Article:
The public is being warned to take precautions against ticks as the wet and mild summer has caused a peak in numbers of the blood-sucking parasite.
Ticks predominantly live in woodland and scrub areas
It follows a big rise in cases of Lyme Disease in Hampshire, Dorset and Berks.
The highly infectious disease is transmitted through tick bites and can lead to blindness, paralysis and even death if left undiagnosed.
Visitors to the countryside are urged to wear trousers, use insect repellent and check their skin for ticks.
According to the Health Protection Agency, most cases of Lyme Disease occur between late summer and early winter, believing tick numbers have risen because of the mild winter of 2006, followed by a long wet, humid period.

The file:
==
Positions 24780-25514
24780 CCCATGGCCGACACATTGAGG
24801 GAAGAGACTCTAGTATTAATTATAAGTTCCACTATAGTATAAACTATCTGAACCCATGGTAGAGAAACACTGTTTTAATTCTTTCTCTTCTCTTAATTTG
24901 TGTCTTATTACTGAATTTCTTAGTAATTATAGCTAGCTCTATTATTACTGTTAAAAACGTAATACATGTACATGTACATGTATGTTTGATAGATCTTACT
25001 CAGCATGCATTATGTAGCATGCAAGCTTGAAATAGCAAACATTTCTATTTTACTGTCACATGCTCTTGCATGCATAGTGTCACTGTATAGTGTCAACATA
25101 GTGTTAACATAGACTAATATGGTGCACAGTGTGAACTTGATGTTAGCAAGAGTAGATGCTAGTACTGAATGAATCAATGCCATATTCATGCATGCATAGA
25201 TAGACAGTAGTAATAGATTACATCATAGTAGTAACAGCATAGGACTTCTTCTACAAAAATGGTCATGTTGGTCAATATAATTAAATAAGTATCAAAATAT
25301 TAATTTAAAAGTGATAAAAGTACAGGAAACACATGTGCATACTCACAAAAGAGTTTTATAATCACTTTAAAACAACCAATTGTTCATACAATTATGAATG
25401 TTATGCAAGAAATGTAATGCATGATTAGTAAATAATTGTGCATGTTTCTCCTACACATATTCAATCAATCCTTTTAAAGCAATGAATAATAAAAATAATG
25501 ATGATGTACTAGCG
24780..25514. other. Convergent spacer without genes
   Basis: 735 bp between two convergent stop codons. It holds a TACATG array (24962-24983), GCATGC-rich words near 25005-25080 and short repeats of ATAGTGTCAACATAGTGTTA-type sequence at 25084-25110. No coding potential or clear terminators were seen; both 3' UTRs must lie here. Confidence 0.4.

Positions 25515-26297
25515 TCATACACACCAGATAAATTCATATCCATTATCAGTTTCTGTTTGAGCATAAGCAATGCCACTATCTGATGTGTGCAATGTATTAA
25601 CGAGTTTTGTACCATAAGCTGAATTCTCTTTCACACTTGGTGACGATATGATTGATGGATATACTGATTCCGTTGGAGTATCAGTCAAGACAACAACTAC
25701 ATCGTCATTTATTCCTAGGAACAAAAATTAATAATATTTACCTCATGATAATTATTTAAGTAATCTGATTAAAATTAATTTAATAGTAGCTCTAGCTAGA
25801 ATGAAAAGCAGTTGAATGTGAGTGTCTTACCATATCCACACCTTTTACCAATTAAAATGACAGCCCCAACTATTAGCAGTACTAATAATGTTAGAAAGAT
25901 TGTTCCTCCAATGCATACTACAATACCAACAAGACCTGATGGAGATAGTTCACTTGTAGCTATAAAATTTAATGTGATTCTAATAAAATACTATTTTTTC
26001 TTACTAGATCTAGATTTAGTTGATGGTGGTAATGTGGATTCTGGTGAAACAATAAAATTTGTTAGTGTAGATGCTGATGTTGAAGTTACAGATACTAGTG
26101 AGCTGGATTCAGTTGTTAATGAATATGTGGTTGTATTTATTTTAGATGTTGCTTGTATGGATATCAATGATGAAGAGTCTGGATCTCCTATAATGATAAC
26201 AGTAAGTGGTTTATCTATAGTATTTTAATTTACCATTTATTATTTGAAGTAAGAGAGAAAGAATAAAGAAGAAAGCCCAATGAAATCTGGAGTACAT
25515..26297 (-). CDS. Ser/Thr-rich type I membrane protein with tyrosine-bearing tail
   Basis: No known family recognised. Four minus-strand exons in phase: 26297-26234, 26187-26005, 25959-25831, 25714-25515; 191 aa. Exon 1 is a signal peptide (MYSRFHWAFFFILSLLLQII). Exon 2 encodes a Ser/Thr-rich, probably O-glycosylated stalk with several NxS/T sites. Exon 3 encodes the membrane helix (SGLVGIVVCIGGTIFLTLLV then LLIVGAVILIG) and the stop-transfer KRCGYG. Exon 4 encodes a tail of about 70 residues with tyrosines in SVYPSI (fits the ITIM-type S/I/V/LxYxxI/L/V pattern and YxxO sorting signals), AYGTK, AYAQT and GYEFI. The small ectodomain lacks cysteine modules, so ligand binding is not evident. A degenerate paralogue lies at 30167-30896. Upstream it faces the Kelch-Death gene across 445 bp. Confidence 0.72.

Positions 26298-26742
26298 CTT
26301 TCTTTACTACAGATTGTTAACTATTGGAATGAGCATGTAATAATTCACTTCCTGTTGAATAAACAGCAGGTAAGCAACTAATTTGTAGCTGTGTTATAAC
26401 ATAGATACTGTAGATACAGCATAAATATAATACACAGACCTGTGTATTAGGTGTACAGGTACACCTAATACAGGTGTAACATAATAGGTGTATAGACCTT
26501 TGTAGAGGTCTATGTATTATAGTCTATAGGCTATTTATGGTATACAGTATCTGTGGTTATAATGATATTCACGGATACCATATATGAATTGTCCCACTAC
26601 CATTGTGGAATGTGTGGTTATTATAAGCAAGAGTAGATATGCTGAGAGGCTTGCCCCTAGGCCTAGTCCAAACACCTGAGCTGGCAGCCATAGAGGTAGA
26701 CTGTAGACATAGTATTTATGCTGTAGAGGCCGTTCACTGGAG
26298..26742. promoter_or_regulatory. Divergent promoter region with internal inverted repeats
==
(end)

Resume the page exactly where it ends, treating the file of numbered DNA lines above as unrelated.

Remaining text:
The disease is caused by the bacterium Borrelia burgdorferi.
The tick attaches and feeds on blood from its host
Borreliosis and Associated Diseases Awareness UK (BADA-UK) said it had increased by 90% since 2006 across the UK, and the New Forest, the South Downs, Dorset and Berkshire have been named as tick hot-spots.
The most common symptom is a slowly expanding rash that spreads out from a tick bite, usually after about five to 14 days.
Typical symptoms also include fever, headache, fatigue, and a characteristic skin rash called erythema migrans.
But it can be hard to spot because of the variety of symptoms, and can easily be mistaken for something else.
Most cases of Lyme disease can be treated successfully with a few weeks of antibiotics, but if left untreated, infection can spread to joints, the heart, and the nervous system.
Removal of the tick within 24 hours also helps to stop the transmission of bacteria.